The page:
semi-quantitative PCR and real-time PCR (Q-PCR) to
evaluate immunoglobulins’ expression levels.
2.1. Intravenous Immunoglobulins
Commercial preparation of GAMUNEX® IVIg con-
taining 9% to 11% of protein and 160 to 240 mM gly-
cine, was obtained from Talecris (North Carolina, USA)
and albumin from bovine serum (BSA, Cohn fraction V,
Sigma-Aldrich Ltd, Oakville, ON, Canada) was prepared
at 10% in 10 mM phosphate buffered saline (PBS). IVIg
and BSA preparations were dialysed against 10 mM po-
tassium/sodium phosphate containing 136 mM NaCl
(PBS) (Gibco, Grand Island, NY, USA) and 40 mM gly
cine, pH4.5 (Sigma-Aldrich). After dialyse, IgG content
in IVIg was mainly monomeric (96% - 98%) and the
final concentration was 100 mg/ml [5]. BSA, which does
not interfere with B-cell proliferation and IgG secretion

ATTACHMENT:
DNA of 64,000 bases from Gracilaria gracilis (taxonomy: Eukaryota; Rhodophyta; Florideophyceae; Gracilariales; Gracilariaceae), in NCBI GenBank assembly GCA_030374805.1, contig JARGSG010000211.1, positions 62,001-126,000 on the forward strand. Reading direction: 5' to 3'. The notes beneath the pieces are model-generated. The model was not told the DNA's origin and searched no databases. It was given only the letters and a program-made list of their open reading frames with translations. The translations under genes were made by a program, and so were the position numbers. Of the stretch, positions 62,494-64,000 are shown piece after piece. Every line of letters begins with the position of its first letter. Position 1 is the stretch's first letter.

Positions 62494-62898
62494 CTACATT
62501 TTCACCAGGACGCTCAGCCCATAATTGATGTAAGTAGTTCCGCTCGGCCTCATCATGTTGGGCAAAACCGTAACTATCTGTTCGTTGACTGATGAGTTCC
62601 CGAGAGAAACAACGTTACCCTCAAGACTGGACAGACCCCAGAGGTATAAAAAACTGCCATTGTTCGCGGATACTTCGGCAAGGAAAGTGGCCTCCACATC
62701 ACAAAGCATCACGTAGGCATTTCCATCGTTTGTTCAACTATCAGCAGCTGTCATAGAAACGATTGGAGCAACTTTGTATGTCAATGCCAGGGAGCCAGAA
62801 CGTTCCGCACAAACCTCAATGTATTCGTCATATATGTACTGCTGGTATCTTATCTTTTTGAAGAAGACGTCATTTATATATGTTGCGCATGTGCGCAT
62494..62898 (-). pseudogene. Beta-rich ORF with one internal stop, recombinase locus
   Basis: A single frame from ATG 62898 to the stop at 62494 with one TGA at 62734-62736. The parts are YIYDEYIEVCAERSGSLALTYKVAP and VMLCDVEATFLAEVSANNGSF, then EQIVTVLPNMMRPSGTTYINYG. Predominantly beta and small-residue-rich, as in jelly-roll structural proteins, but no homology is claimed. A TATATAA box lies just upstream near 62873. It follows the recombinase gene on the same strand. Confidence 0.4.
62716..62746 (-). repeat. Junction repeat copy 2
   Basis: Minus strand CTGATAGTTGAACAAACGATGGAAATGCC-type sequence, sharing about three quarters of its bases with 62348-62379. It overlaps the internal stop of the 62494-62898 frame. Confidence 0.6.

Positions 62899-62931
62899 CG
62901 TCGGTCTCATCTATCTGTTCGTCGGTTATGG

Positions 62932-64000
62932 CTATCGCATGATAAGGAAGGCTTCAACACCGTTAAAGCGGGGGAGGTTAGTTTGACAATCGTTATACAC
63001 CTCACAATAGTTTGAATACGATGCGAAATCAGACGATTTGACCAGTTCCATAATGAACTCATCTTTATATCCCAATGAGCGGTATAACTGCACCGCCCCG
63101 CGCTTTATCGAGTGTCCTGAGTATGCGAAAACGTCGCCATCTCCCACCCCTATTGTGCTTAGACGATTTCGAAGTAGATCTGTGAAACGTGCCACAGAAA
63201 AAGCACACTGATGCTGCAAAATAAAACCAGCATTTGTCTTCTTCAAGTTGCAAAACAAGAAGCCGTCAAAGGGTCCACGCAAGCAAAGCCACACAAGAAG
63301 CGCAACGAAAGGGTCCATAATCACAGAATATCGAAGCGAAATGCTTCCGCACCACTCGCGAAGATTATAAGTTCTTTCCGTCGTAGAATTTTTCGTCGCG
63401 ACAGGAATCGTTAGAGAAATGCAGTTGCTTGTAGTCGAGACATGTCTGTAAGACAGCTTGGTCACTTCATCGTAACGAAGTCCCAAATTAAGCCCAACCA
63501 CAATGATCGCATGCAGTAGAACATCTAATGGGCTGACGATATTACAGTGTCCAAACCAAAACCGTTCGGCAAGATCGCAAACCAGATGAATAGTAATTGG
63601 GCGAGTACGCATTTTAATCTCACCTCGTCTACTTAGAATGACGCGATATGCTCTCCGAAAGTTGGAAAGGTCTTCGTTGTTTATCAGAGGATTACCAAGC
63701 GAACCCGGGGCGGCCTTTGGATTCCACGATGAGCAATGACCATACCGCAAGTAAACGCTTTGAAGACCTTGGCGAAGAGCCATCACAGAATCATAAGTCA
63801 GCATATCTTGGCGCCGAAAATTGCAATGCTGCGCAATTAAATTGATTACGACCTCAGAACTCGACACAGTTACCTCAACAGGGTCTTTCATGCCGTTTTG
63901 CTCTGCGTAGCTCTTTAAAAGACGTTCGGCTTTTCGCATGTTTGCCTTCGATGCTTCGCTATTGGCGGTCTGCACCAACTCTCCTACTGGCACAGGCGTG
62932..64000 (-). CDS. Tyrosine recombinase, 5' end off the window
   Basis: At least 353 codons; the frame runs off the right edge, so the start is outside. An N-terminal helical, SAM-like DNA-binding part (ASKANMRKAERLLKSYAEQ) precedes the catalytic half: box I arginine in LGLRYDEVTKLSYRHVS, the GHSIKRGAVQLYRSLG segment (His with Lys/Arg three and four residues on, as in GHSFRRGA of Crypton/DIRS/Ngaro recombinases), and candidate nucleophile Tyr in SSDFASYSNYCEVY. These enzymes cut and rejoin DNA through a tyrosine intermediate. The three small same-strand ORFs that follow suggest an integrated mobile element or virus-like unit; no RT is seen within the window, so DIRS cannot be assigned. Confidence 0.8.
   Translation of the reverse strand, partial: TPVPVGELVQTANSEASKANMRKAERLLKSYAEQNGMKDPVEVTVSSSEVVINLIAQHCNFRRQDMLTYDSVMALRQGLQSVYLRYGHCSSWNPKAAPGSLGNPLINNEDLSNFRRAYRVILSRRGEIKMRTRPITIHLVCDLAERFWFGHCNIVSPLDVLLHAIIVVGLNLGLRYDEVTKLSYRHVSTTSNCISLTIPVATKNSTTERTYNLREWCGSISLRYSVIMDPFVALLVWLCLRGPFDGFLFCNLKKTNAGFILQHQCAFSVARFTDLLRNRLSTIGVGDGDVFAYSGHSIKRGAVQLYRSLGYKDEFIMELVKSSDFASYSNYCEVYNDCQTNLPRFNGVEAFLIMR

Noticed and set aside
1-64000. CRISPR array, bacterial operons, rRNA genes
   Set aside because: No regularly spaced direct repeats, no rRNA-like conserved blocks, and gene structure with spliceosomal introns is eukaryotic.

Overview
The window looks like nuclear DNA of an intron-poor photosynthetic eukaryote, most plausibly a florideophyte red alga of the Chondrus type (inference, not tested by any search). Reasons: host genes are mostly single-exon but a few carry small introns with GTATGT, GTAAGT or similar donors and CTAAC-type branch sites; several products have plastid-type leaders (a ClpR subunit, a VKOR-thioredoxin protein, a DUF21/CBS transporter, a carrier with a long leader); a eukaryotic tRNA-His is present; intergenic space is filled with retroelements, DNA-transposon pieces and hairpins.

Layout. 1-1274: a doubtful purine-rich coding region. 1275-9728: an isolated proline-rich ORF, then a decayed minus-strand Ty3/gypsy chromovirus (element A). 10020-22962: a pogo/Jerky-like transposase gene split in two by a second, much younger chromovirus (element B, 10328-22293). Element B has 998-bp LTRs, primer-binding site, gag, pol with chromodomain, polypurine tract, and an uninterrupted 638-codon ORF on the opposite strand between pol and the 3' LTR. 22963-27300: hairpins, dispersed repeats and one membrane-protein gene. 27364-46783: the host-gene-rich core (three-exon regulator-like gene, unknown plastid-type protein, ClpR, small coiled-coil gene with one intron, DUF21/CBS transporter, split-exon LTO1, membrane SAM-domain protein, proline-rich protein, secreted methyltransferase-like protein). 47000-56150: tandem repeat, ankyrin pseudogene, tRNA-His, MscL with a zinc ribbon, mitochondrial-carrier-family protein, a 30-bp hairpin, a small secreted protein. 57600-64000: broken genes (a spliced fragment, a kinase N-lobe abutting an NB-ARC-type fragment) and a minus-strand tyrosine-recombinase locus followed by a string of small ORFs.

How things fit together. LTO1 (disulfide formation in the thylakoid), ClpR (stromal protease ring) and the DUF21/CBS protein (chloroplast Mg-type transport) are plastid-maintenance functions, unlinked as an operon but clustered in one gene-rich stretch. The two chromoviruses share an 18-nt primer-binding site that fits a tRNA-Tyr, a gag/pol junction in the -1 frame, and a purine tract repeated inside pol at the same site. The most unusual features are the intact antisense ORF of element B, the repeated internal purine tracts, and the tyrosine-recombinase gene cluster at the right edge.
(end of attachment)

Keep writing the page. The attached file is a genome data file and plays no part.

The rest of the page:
[6], was used as a control for protein content.
2.2. Human Peripheral B Lymphocytes
This study has been reviewed and approved by Héma-
Québec’s Research Ethics Committee. Samples were
obtained from healthy individuals after informed consent.
Peripheral blood mononuclear cells (PBMNCs) were
prepared from leucocytes recovered from leucoreduction
system by density centrifugation over Ficoll-Paque (GE
Healthcare Bio-Sciences Inc., Baie d’Urfé, QC, Canada)
and stored frozen until B-cell purification as described
previously [16]. B lymphocytes were purified by nega-
tive selection using the Easy Sep CD19 cocktail, ac-
cording to the manufacturer’s instructions (Stem Cell
Technologies, Vancouver, BC, Canada) and were pure at
90% to 95% CD19+ cells, as determined by flow cy-
2.3. CD40 Stimulation of B Lymphocytes
L4.5 cell line is a genetically modified L929 cell line